ICC to investigate crimes against humanity against Rohingya

Some 740,000 displaced by Myanmar crackdown carried out with ‘genocidal intent’

Rohingya refugees carry a woman over a shallow canal after crossing the Naf River as they flee violence in Myanmar to reach Bangladesh in Palongkhali near Ukhia in October 2017. Photograph: Munir Uz Zaman/AFP via Getty

Rohingya refugees carry a woman over a shallow canal after crossing the Naf River as they flee violence in Myanmar to reach Bangladesh in Palongkhali near Ukhia in October 2017. Photograph: Munir Uz Zaman/AFP via Getty

 

The International Criminal Court (ICC) is to investigate allegations of crimes against humanity by Myanmar against its Rohingya Muslim minority, who were systematically driven out of their homes and across the border into Bangladesh in 2017.

The ICC decision comes at the end of a week during which Gambia – acting on behalf of the 57-state Organisation of Islamic Co-operation – filed a separate suit for genocide against Myanmar at the UN’s top court, the International Court of Justice, also based in The Hague.

At the same time, Aung San Suu Kyi, Myanmar’s state counsellor or prime minister, was named in another case alleging crimes against the Rohingya filed in Argentina under the principle of “universal jurisdiction” – the first time the Nobel laureate has been personally targeted over the controversy.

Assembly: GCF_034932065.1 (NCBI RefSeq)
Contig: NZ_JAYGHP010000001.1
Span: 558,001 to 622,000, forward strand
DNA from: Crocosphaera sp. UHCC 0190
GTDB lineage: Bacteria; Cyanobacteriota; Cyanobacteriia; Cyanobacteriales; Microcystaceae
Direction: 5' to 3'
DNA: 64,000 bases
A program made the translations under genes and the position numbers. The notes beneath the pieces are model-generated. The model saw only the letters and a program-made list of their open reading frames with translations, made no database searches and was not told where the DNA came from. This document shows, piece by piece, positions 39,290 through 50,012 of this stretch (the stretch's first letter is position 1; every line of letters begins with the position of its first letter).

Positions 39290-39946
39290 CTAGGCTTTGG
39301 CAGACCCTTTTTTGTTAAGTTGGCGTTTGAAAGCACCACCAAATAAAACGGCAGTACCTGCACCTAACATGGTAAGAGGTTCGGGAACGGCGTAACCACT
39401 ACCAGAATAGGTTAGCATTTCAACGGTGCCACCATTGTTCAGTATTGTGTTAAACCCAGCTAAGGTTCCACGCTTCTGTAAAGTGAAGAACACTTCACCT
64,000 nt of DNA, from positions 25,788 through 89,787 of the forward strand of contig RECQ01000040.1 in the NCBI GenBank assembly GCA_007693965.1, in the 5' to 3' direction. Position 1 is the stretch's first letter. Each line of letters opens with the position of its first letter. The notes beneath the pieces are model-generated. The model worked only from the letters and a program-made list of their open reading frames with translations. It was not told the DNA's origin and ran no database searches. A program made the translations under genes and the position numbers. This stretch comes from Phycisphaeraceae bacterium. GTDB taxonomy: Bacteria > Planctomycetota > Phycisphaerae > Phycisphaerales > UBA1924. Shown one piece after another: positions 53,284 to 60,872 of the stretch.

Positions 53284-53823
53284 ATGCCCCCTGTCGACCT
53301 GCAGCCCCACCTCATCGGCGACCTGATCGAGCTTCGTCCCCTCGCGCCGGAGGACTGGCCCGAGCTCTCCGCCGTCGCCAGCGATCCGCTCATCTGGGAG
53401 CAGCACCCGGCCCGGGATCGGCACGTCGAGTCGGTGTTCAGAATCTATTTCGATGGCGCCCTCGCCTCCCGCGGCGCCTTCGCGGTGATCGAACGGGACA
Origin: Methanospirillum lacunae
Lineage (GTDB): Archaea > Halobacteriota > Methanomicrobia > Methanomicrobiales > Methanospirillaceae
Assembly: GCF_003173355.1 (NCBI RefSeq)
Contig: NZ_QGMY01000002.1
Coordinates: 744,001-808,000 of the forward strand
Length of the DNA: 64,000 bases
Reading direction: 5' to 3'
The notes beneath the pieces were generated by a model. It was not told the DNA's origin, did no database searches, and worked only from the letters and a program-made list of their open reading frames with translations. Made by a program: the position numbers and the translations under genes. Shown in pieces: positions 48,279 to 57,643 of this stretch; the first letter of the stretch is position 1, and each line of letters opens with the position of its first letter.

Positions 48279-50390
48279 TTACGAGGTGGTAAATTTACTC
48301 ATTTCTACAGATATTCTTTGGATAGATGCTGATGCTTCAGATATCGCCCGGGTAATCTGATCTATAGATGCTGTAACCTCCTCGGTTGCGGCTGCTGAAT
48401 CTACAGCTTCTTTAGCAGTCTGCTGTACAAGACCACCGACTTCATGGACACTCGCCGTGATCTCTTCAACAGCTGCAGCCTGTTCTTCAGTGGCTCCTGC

In a statement, the ICC said that while Myanmar was not a signatory to the Rome Statute which set up the court, it was taking its jurisdiction to open the investigation from the fact that Bangladesh, where some 740,000 Rohingya are now refugees, became a signatory in 2010.

The ICC said its prosecutors had been granted permission to examine acts that could qualify as “widespread or systematic crimes” against the Rohingya, including deportation – which is categorised as a crime against humanity – and persecution on grounds of ethnicity or religion.

Broader scope

It’s understood the team from the ICC – the world’s only permanent war crimes court – will not be seeking evidence to support a charge of genocide. Unusually, however, judges have given chief prosecutor, Fatou Bensouda, authority to look into crimes beyond the scope of her original request.

The investigators will be looking for evidence which sheds light on accusations of systematic killing, gang rape and arson by Myanmar’s security forces – accusations that have previously been rejected by the Myanmar government, which has not yet commented on the new ICC investigation.

Myanmar – which has a majority Buddhist population – most recently dismissed a United Nations report, published in September, which said the country’s military officers carried out their campaign against the Rohingya “with genocidal intent” and should stand trial.

The Rohingya investigation will be the first by the ICC in Asia and has been welcomed by human rights organisations and by Rohingya leaders.

“I hope this investigation will achieve justice because genocide will certainly happen again if no action is taken this time against the Myanmar government and its army,” said Rohingya community leader, Dil Mohammed.